Some wedding specialists suggest either choosing a location that you have already visited or visiting the location before your wedding to ensure that the place meets your expectations-but that can be expensive. If you have plenty of good information on the location, you've received recommendations from other couples or from travel agents, and you don't mind taking risks, you might want to forgo the visit. If you won't be comfortable making wedding plans without having set foot in the chosen location, visit it first.
Six steps to choosing a suitable location
Start early. It's important to nail down a few possibilities early on. Some wedding specialists suggest you start planning six months to one year in advance. The sooner you can start planning your wedding the better. If you plan well in advance, fewer places will be booked up, and you may be able to take advantage of cheaper prices on flights and lodging. Planning ahead will give you more time to research locations. You will also be able to give your guests plenty of notice so they can schedule vacation time and save up for the trip.
Learn about the legalities. Once you have a few possible locations, find out about the marriage laws in each region. France, for instance, has a forty-day residency requirement, whereas Jamaica has only a one-day residency requirement. Several Caribbean islands have residency requirements of one to ten days. If you want to get married in Cancun, you and your sweetie will be required to submit blood tests and copies of your birth certificates or passports.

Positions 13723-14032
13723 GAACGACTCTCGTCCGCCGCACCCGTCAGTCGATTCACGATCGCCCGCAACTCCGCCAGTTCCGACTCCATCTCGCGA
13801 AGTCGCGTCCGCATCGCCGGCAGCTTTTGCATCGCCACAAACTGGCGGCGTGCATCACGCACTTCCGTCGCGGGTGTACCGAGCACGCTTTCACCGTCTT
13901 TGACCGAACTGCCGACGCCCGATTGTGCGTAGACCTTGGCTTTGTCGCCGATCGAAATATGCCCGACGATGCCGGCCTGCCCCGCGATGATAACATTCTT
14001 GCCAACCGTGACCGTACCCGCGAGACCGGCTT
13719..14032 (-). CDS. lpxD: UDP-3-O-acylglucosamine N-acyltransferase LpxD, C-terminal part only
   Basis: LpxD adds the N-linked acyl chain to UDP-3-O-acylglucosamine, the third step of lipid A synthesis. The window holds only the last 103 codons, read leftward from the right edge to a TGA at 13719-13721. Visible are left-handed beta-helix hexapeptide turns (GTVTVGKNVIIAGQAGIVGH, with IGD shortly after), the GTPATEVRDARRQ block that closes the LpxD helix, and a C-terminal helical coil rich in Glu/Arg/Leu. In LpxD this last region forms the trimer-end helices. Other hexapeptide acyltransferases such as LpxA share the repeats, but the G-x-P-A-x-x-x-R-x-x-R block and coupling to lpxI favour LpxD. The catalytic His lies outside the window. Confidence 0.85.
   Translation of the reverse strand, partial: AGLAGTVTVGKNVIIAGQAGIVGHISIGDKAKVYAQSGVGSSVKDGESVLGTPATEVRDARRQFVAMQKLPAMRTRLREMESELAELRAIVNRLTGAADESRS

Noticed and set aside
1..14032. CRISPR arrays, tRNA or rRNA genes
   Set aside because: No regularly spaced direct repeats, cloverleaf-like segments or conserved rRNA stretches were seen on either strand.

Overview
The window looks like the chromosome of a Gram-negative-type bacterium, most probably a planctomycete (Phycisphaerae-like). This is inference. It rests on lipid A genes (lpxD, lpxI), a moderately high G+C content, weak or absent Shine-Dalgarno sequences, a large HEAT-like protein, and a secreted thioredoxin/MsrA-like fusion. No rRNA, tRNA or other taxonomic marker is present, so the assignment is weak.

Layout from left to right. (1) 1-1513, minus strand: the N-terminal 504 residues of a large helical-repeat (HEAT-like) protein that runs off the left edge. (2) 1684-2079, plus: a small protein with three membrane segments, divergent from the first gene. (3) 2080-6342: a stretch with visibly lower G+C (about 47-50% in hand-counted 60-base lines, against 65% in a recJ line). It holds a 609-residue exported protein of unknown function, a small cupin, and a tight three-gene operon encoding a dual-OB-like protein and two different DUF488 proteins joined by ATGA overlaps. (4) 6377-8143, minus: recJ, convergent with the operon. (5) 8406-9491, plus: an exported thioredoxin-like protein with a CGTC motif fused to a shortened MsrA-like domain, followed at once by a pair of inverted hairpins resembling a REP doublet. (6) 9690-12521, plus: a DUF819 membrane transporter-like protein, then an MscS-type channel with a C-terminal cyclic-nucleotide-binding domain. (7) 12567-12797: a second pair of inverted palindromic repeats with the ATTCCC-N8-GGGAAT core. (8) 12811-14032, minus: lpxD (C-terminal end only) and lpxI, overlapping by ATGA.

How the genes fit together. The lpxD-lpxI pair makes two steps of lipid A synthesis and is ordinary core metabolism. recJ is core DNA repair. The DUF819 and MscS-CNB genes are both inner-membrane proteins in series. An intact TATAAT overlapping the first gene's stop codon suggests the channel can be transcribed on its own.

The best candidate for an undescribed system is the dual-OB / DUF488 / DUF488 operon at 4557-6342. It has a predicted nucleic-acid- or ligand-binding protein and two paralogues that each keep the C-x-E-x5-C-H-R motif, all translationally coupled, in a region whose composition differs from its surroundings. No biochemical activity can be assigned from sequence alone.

In the U.S., laws vary from state to state. Hawaii, for example, simply requires driver's licenses. You can get information about what documents and health tests are needed by contacting the county marriage license bureau. Make sure you ask how long paperwork processing takes.
Many resorts and hotels throughout the world provide wedding coordinators who can help you understand the region's legalities. Some coordinators will even assist you with filing the required paperwork. To get the necessary information on your own, contact the location's tourist office or U.S. consulate or embassy in that country. Some government Web sites and some travel agents are other possible sources of this information. Ask the following questions prior to selecting a location for your wedding.
- What types of documents are needed? Do they have to be translated and/or notarized? Are originals required, or are copies okay?
- What documentation do you need to produce if you are divorced or widowed?
- Is there a residency requirement?
- Are any other waiting periods required?
- Are blood tests or other medical tests required? If so, can your own doctor perform them, or must they be done in the country of marriage?
- How many witnesses are required?
- Are religious wedding ceremonies considered legal, or must they be preceded by a civil ceremony?